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Four Key Elements to SD-WAN Deployment Success

By Jay Botelho, Senior Director, Product Management at LiveAction

The demand for Software Defined Wide Area Network (SD-WAN) technologies continues to grow, driven in part by the rise of hybrid and remote work. In fact, MEF expects SD-WAN to hit double digit revenue growth in 2022. As organizations increasingly looking to SD-WAN to improve performance, reduced cost, and provide a more dynamic and secure network, NetOps teams need to take a hard look at tools, skills and priorities. To help do that, I'd like to explore four key elements to consider when managing, deploying, or upgrading an SD-WAN.

First is visibility. One of the major benefits of SD-WAN is the ability to combine multiple technologies such as MPLS and business broadband connection from different ISPs. This adds capacity, performance and resiliency to any WAN. Although it can bring added complexity as organizations juggle multiple ISP relationships to procure and manage connectivity. Is splitting traffic between multiple ISPs the right move? If so, what's the best way to determine the allocation? Beyond that, organizations must also manage SLAs, monitor for outages or slowdowns, reroute traffic as needed, and more. 

For example, imagine that network traffic is split between two ISPs, one for web traffic and the other for all web hosted productivity apps such as email, CRM and ERP. This works well until one ISP goes down, in which case you'd need to reroute all traffic to the other. That's when traffic prioritization issues can cascade into poor connectivity that degrades user experiences and hurts productivity. These types of circumstances are why you must be capable of properly visualizing, classifying, and prioritizing traffic across all ISPs.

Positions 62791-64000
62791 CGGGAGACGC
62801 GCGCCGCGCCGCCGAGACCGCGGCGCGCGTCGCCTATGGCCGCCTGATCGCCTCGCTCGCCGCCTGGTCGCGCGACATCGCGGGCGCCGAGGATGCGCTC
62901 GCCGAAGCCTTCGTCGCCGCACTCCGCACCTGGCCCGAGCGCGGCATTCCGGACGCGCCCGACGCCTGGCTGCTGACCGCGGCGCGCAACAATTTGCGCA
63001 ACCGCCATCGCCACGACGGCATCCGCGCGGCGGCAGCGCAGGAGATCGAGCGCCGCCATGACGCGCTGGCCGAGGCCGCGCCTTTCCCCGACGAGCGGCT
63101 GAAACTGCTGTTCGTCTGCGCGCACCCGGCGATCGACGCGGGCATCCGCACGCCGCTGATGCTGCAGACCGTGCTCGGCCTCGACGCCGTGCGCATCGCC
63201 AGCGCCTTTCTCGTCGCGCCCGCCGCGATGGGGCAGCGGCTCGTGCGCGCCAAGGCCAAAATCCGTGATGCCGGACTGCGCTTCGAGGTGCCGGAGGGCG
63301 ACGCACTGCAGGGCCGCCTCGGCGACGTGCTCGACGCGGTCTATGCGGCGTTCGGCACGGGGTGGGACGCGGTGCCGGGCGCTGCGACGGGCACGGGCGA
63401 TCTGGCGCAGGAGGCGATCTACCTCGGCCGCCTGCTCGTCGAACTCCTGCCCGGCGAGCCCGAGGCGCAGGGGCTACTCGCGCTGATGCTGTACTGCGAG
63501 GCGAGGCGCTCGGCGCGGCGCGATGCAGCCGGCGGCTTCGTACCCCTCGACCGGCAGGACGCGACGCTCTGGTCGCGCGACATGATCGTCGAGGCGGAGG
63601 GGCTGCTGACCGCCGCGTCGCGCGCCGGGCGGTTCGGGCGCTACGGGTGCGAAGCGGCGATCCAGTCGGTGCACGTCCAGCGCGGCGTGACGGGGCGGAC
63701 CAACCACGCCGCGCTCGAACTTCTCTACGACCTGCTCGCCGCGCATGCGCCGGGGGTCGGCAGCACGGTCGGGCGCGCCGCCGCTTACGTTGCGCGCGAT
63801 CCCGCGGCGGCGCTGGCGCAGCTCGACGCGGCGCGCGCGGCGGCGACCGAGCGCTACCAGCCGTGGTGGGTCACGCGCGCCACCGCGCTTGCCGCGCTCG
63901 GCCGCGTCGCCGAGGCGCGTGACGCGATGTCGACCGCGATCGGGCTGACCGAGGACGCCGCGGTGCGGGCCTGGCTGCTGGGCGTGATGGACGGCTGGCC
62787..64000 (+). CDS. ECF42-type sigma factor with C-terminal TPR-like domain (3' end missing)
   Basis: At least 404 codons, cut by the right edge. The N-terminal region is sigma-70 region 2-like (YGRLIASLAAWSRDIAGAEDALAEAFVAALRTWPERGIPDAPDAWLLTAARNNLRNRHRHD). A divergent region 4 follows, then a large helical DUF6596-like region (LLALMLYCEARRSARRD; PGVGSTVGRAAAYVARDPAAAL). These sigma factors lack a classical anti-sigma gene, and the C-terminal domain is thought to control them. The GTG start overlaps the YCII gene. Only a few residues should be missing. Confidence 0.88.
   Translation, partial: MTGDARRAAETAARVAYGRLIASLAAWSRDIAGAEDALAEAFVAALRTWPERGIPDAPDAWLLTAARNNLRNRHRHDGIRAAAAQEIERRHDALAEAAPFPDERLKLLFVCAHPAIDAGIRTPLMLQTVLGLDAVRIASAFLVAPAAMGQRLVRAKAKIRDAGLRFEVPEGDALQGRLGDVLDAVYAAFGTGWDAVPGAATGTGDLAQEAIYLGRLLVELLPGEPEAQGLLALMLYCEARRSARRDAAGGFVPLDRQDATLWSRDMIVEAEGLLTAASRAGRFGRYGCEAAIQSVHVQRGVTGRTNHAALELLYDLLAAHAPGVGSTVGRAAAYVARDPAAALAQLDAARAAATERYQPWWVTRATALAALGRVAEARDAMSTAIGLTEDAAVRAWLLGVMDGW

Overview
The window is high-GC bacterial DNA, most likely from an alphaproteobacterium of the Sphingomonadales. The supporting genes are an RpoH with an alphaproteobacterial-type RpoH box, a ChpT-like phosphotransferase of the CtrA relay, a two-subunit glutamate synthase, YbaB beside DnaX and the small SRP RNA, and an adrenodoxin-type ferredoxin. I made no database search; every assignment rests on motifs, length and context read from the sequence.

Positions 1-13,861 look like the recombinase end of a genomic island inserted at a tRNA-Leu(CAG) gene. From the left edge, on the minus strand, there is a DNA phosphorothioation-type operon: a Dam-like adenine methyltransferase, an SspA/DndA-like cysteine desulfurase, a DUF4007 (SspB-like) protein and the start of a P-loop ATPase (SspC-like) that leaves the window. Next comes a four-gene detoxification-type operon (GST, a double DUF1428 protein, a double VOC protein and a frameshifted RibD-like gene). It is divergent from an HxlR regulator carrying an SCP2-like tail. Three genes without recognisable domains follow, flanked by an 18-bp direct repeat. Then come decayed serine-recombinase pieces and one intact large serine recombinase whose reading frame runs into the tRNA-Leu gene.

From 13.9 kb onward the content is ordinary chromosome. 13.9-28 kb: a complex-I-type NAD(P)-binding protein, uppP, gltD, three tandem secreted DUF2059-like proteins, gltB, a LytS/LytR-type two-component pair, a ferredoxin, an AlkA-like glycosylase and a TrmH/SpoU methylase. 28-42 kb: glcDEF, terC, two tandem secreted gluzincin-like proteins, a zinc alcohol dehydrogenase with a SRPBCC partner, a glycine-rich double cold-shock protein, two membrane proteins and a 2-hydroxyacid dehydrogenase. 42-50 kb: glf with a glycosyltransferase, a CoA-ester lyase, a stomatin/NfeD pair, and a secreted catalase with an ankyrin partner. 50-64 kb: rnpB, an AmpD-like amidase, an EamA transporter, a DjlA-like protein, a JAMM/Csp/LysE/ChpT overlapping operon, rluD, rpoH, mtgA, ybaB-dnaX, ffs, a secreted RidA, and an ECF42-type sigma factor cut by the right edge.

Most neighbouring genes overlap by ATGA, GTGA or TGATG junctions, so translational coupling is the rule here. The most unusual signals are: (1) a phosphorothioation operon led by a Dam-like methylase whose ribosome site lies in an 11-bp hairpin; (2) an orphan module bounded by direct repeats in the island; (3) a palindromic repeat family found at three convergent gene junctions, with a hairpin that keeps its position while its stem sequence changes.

Second is security. Although SD-WAN links tend to be a perfect match for VPN technology, the data flow will often traverse across the public Internet, which requires that organizations enforce security best practices and processes. As more users are working remotely, access from the public Internet and connections to hosted services and applications are more exposed to potential security threats.

This path can allow adversaries to avoid most of the security controls IT departments often rely on, such as firewall rules and any IDS/IPS that has been deployed - thus making corporate data protection subject to individual employees' security practices.

Most staff lack high-quality IDS/IPS on their home networks, making them more vulnerable to phishing attempts and various malware attacks. In most cases, the lack of close IT control puts corporate data directly at risk. Meaning it's essential to deploy some form of endpoint security on each user's system that can secure user applications and enforce centrally defined security rules to allow for monitoring and security policy enforcement. This endpoint control should be integrated with the network monitoring platform to allow for a unified management approach.

Third is policy-based management. The rise of cloud-based applications means connectivity starts to become a critical factor in determining overall application performance. An organization will struggle to effectively manage application performance without traffic prioritization, which is virtually impossible to enforce once traffic hits the public Internet. With a hub and spoke architecture, an organization can contract for a big pipe, and average many users across that pipe to ensure consistent performance at a reasonable cost per user. But as organizations start to embrace hybrid working with increased remote users and locations, it's difficult to manage remote Internet connections and guarantee performance.